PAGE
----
– Chowlett
    Aug 16, 2017 at 8:41
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    \$\begingroup\$ The rules says "Every time you use your free hand to perform somatic components, you can use the same hand to access a spellcasting focus". That is not the same as "Every time your hand is occupied with a focus, you can use this hand to perform somatic components". The classic example is the holy focus, engraved on the shield - rpg.stackexchange.com/questions/46201 \$\endgroup\$
    – enkryptor
    Aug 16, 2017 at 12:36
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    \$\begingroup\$ But the rules don't say "Every time you use your free hand to perform somatic components, you can use the same hand to access a spellcasting focus". They say "A spellcaster must have a hand free to access a spell's material components--or to hold a spellcasting focus--but it can be the same hand that he or she uses to perform somatic components." It doesn't say you have to be holding the focus for the purpose of avoiding materials. And I can't see anything relevant in the linked question. I might ask this as a new question. \$\endgroup\$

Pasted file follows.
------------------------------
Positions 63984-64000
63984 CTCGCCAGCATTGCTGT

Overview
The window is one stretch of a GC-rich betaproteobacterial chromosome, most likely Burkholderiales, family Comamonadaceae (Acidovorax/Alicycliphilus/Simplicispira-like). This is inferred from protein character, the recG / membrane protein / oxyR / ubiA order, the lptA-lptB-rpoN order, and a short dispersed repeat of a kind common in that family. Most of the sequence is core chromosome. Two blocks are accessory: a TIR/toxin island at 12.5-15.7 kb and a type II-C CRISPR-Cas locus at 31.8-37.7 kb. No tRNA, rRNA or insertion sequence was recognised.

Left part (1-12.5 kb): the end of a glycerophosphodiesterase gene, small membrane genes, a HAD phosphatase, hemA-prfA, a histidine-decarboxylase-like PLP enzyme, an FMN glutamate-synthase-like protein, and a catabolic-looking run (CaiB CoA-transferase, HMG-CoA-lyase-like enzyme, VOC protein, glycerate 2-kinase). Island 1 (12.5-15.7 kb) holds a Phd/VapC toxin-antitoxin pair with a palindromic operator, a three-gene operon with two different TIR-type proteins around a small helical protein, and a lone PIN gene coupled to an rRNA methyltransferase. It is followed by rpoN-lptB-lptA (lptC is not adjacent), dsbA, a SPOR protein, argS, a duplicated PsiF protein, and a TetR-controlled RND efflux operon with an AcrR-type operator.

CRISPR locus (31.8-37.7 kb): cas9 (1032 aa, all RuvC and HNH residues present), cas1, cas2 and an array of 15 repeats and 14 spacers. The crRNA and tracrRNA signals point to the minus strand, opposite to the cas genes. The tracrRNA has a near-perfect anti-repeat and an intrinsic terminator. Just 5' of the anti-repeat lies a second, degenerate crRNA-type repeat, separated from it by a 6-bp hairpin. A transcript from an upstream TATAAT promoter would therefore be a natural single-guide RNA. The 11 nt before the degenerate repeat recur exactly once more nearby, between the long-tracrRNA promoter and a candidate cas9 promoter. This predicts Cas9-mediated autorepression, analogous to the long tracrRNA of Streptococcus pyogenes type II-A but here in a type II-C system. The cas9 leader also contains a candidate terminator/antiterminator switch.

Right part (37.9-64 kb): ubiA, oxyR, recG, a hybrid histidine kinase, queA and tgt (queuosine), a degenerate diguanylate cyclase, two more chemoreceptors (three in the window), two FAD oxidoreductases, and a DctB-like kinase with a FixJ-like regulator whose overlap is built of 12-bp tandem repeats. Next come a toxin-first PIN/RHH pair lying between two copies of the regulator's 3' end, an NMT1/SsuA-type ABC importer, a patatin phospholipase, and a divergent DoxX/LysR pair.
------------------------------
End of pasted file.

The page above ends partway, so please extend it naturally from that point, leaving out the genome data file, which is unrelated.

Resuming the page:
– Chowlett
    Aug 16, 2017 at 15:30
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    \$\begingroup\$ The description of Somatic components says you need a free hand. The description of Material components says that the Material components can use the same hand as Somatic components. It wouldn't be game-breaking to allow it, but by a strict reading, you don't refer to the Material components paragraph unless the spell has Material components. \$\endgroup\$
    – Adeptus
    Aug 17, 2017 at 1:35